Tim Cook’s letter warns of potential impacts from US-China trade war

Apple shed 7 percent postmarket. Shares of semiconductor stocks fell after the announcement. Industrial giant Caterpillar, which draws a substantial amount of business from the Asia Pacific region, also saw its shares fall 3 percent in after-hours trade.

The tech executive’s comments come amid ongoing trade disputes between the Washington and Beijing governments. While the two countries temporarily agreed in early December to pause tariff escalations, headlines about the ongoing negotiations have continued to send jitters through the market. Prior to that agreement, China and the U.S. had gone back and forth threatening to implement tariffs on billions of dollars worth of imports.

U.S. stock futures fell late Wednesday following Cook’s letter.

Many business leaders have said an extended U.S.-China trade war would negatively impact business, or at the very least reduce visibility.

Apple previously sent a letter to U.S. Trade Representative Robert Lighthizer saying President Donald Trump’s proposed tariffs on China would affect a number of its products, increasing costs for consumers.

“It is difficult to see how tariffs that hurt U.S. companies and U.S. consumers will advance the Government’s objectives with respect to China’s technology policies,” Apple said in the September letter. “We hope, instead, that you will reconsider these measures and work to find other, more effective solutions that leave the U.S. economy and U.S. consumer stronger and healthier than ever before.”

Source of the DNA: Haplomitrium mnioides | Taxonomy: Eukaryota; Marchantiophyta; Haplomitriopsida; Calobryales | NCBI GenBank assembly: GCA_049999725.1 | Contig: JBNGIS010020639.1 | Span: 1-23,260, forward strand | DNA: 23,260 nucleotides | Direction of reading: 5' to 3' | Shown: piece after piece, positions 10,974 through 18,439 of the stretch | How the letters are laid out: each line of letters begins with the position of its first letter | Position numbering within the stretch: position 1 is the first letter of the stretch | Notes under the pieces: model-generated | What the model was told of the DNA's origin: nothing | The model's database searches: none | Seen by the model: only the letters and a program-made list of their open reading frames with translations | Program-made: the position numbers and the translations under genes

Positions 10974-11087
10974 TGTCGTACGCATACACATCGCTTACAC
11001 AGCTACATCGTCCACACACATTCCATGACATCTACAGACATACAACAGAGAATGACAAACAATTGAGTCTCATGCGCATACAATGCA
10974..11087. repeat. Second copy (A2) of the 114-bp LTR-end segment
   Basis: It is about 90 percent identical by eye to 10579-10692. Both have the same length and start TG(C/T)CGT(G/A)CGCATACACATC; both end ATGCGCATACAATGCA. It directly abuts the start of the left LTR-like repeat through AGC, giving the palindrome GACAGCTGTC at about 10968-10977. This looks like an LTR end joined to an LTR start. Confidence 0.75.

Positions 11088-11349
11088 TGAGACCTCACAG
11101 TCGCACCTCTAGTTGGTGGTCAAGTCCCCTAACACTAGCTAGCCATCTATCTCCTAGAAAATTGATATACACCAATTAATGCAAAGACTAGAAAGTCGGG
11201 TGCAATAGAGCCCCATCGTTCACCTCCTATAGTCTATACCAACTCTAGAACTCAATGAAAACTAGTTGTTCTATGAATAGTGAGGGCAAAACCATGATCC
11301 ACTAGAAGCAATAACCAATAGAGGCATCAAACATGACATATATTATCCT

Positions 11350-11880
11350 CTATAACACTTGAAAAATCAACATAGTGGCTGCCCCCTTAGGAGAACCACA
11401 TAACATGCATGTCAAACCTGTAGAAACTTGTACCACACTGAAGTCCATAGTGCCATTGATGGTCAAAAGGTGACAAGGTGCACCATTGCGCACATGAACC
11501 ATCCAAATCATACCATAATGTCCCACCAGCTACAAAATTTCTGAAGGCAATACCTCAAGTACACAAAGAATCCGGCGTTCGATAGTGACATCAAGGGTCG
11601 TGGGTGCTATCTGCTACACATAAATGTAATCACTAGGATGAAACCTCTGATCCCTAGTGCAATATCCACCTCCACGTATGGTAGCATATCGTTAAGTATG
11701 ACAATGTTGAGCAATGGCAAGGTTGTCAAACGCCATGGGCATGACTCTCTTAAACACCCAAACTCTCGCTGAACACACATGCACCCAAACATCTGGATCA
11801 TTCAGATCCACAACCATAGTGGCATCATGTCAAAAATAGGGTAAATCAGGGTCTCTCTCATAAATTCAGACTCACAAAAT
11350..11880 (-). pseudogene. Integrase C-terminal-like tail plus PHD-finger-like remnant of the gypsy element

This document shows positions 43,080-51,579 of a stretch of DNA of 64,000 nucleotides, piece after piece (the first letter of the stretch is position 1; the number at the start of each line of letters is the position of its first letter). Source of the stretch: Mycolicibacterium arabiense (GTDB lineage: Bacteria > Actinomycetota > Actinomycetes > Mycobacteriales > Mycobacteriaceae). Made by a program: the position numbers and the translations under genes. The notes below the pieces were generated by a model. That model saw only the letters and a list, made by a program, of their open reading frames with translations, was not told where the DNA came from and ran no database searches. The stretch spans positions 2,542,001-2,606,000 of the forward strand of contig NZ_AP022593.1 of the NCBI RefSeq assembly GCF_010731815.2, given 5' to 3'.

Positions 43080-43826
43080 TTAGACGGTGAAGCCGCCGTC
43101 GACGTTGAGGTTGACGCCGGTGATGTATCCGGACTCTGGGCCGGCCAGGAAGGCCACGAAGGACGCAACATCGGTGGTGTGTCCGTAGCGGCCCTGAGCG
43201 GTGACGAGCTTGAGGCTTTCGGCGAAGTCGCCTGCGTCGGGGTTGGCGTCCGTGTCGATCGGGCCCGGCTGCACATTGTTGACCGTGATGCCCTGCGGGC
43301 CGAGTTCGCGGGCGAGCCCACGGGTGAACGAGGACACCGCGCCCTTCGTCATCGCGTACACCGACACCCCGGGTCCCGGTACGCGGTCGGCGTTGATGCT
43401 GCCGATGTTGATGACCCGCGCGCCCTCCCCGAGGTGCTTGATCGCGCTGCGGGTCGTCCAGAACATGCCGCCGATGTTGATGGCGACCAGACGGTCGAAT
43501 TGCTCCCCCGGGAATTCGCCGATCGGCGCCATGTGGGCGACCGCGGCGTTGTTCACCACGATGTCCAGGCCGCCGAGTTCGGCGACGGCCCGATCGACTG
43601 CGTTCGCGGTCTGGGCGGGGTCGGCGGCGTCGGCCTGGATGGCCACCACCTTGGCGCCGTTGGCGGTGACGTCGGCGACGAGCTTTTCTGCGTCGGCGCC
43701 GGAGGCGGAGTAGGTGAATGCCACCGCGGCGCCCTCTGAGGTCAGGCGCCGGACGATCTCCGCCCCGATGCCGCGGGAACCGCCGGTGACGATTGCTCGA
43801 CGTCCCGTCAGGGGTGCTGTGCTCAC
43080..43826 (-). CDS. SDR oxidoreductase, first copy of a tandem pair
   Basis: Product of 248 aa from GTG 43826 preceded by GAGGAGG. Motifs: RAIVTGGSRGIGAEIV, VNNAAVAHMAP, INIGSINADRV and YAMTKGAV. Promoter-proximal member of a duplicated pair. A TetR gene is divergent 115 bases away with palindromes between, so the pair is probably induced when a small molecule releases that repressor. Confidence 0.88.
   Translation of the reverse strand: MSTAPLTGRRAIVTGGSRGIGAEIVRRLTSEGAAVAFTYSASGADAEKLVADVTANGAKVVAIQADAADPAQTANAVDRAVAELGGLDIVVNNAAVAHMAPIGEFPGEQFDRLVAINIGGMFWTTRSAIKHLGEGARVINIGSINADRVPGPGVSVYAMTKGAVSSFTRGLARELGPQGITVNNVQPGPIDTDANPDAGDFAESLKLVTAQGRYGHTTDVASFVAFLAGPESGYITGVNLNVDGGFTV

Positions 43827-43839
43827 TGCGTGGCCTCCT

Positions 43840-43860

In December, FedEx CEO Frederick Smith said “most of the issues that we’re dealing with today are induced by bad political choices.” He listed China as one of the company’s global concerns.

Alibaba founder Jack Ma previously said the frictions could last for two decades and would be “a mess” for all parties involved. Dell CEO Michael Dell told CNBC in July that the U.S. and China face a “mutually assured destruction” if trade relations collapse, adding that “no one will win” a trade war.

General Motors mentioned uncertainty around China in the bleak picture of the global economy described in talking points distributed to managers in October as the automaker offered buyouts to 17,700 employees.

“We cannot afford to wait and see what happens in the industry, or with China, or in international trade or currency, to then react,” the severance document said. “Even if macro-economic factors are partially to blame, continuing to lower guidance to Wall Street is not an option.”

But not every company is pessimistic about its future in China.

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